• Have a water bottle with you at work to remind you to drink more water
  • Keep high protein, high fiber meal replacement bars in your purse or briefcase so you won’t skip a meal
  • Layout gym clothes the night before
  • Write down or remind yourself with your smartphone when to exercise
  • Purchase cookbooks or search the internet for recipes creating healthy meals

Reward yourself for practicing a healthy lifestyle

When you do achieve small successes and you are no longer making excuses or procrastinating, reward yourself to keep the momentum going:

  • Do a fun activity with a friend
  • Take a vacation
  • Go get a massage
  • Have a romantic night out
  • Attend a sporting event
  • Enjoy a concert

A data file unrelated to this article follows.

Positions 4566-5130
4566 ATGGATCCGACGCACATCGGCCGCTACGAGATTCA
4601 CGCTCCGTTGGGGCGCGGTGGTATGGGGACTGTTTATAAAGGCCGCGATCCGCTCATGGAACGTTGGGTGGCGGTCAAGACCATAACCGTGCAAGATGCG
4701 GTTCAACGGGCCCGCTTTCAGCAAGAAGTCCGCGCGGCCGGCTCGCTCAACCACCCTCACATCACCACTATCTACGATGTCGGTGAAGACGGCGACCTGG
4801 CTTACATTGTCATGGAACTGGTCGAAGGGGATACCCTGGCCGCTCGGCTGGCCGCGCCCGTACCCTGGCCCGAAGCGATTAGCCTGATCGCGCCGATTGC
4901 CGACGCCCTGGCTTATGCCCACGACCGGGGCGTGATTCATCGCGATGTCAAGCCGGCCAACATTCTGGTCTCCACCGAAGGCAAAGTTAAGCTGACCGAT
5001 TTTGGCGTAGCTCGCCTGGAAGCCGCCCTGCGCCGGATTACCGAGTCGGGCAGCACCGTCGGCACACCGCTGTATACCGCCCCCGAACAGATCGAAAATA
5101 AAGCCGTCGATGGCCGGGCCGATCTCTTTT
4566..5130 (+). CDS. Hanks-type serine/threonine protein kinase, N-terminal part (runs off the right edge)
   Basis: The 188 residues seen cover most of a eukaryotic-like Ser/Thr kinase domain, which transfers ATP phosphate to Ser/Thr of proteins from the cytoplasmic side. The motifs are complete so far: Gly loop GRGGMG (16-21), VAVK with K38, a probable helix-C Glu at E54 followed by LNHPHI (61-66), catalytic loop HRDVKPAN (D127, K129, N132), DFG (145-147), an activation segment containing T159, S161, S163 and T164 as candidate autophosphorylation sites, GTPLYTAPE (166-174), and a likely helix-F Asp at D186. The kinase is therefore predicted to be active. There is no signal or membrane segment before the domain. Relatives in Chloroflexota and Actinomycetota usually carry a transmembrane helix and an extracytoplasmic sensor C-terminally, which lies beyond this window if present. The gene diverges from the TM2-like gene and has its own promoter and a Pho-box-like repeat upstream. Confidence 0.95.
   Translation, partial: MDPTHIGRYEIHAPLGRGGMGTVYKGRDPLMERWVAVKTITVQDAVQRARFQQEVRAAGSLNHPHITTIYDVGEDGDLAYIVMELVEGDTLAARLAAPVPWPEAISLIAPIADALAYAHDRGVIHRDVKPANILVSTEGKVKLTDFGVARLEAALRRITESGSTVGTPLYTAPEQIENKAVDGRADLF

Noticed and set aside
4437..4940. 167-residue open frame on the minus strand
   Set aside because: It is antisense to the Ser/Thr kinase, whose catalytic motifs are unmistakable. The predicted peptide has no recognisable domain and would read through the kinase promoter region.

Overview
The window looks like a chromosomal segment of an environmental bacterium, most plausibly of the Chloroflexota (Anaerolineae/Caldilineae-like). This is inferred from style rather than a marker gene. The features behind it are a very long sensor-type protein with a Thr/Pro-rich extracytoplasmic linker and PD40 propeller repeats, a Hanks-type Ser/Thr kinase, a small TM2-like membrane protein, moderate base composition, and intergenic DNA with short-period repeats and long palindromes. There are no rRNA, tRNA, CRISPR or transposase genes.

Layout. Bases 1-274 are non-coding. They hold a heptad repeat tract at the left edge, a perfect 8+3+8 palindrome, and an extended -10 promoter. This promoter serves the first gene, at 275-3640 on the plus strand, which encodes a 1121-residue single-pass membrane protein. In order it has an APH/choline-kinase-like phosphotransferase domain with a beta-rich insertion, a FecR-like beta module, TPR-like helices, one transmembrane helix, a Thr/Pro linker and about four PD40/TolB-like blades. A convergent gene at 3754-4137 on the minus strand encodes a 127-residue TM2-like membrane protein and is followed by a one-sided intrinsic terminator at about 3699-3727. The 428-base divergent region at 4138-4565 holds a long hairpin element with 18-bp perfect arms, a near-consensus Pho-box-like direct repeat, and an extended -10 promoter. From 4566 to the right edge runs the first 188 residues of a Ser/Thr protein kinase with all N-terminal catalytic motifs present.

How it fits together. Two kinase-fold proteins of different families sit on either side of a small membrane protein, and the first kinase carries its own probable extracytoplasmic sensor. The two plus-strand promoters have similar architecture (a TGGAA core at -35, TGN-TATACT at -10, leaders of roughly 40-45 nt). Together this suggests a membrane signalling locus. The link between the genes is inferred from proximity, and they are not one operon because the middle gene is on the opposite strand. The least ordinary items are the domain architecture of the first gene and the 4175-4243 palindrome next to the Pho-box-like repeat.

Dr. David Samadi is the Director of Men’s Health and Urologic Oncology at St. Francis Hospital in Long Island. He’s a renowned and highly successful board certified Urologic Oncologist Expert and Robotic Surgeon in New York City, regarded as one of the leading prostate surgeons in the U.S., with a vast expertise in prostate cancer treatment and Robotic-Assisted Laparoscopic Prostatectomy.  Dr. Samadi is a medical contributor to NewsMax TV and is also the author of The Ultimate MANual, Dr. Samadi’s Guide to Men’s Health and Wellness, available online both on Amazon and Barnes & Noble. Visit Dr. Samadi’s websites at robotic oncology and prostate cancer 911.


Why procrastination is risky to your health
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Dr. David Samadi